Wolf Creek Pass needs your help to remain the beautiful area that you and thousands of others know and love. Out-of-state developers continue to pursue plans for a “Village” at Wolf Creek, a city of up to 8,000 people on top of the Pass.
This intense development plan in a fairly pristine area entirely surrounded by National forest would dramatically impact the entire region. The “Village” would threaten:
- One of the most critical wildlife corridors in the southern Rocky Mountains, especially important for high-elevation species like wolverine and lynx;
- Unspoiled backcountry opportunities along the Continental Divide;
- Water supply and water quality for downstream communities;
- Local businesses in nearby Archuleta and Rio Grande Counties;
- Rare and ecologically valuable fen wetlands.
On May 19, 2017, Judge Matsch found that the Forest Service “failed to consider important aspects of the issues before them, offered an explanation for their decision that runs counter to the evidence, failed to base their decision on consideration of the relevant factors, and based their decision on an analysis that is contrary to law.”
The Court rejected the Forest Service conclusion that it lacked any control over the use of the private parcel. The Court explained that “there is no legal or logical basis for Defendants‟ position that the Forest Service had no power or jurisdiction to limit or regulate development on the federal lands being conveyed to LMJV in the present exchange.” The Court was troubled by the fact that the Forest Service previously conditioned use of the original parcel created in 1986 “with a scenic easement that limited development.”
Judge Matsch was also concerned with the fact that “development resulting from the Forest Service’s approval of the land exchange will adversely impact an endangered species, yet fails to comply with the statutory requirements for the protection of that species.” The species the Court was referring to is the Federally listed Canada lynx which would have been harmed had the Village construction and operation commenced.
On June 16, 2017, the Leavell-McCombs Joint Venture filed a Motion to Reconsider asking Judge Matsch to reconsider his decision, alleging that Judge Matsch suffered from “a misapprehension of controlling law and facts.”
On September 14, 2017, Judge Matsch denied this Motion describing the Forest Service’s Wolf Creek Decision as “a patent effort to circumvent [the agencies] obligations to protect the natural environment of the Forest.” Judge Matsch again reiterated that the Forest Service’s decision was unlawful and an “attempt at an artful dodge of its responsibility.”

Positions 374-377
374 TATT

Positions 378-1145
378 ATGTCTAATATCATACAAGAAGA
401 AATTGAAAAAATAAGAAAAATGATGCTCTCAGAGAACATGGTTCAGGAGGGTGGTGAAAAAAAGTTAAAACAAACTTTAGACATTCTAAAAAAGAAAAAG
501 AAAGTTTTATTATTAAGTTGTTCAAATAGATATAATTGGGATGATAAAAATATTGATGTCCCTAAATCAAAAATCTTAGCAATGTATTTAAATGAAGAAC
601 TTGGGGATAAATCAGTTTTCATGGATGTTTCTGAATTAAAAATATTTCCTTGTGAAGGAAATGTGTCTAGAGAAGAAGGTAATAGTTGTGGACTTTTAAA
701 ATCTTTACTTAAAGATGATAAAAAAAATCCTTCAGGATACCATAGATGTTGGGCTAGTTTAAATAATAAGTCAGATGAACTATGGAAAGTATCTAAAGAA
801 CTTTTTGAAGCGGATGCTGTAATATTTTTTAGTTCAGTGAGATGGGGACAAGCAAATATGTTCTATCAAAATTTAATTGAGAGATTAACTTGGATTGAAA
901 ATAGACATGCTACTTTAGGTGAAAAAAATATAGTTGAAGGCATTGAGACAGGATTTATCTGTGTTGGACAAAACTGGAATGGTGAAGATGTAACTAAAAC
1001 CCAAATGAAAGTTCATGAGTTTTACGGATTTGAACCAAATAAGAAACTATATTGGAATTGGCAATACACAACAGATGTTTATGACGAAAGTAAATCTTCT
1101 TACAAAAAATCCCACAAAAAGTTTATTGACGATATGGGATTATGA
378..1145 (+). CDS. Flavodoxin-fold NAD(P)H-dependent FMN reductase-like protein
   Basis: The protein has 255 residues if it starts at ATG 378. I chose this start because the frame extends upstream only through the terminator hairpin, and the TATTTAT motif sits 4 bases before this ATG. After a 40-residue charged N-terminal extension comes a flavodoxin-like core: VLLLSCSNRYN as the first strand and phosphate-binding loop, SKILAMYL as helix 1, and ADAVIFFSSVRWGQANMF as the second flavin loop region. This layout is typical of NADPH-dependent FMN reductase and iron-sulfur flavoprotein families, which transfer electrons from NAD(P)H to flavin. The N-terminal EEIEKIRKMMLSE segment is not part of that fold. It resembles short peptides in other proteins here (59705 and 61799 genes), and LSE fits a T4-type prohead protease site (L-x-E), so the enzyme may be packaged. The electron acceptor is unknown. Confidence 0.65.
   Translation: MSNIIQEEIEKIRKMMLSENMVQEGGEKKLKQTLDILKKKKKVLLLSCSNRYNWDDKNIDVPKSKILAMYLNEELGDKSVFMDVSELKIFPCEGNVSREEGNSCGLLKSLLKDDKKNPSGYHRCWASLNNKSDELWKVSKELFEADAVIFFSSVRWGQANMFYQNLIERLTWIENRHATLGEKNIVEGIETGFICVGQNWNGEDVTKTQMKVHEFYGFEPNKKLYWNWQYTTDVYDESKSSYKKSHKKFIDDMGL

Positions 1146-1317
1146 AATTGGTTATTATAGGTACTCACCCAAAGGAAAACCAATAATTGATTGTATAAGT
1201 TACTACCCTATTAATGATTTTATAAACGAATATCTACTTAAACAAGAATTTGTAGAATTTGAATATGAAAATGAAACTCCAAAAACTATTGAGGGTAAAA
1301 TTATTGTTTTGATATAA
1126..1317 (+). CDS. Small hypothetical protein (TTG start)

On October 16, 2017, the Leavell-McCombs Joint Venture filed an appeal to Judge Matsch’s decision that the Village at Wolf Creek development was approved “contrary to law.”
On May 9, 2018, the Leavell-McCombs Joint Venture filed the appellate opening brief, but the US Forest Service declined to appeal the Order issued by Judge Matsch. Since the Leavell-McCombs Joint Venture was an intervenor in the lawsuit, there’s a chance that it can’t proceed with the appeals process.
We will continue to monitor and report back everything we hear, and we vow to continue defending Wolf Creek Pass against continued and future threats.
For an in-depth, chronological history of this case, visit the Friends of Wolf Creek Background page.
The Administrative Record is the paper trail that documents an agency’s decision-making process and the basis for the agency’s decision. Here is a link to the administrative record provided by the Forest Service on their decision to approve the land exchange with Red McCombs.
Donate to the Cause
Court battles like these aren’t cheap. If you’d like to support our battle to keep Wolf Creek Pass wild, please donate on our GivingFuel page. Select “Friends of Wolf Creek” under “Direct My Donation.”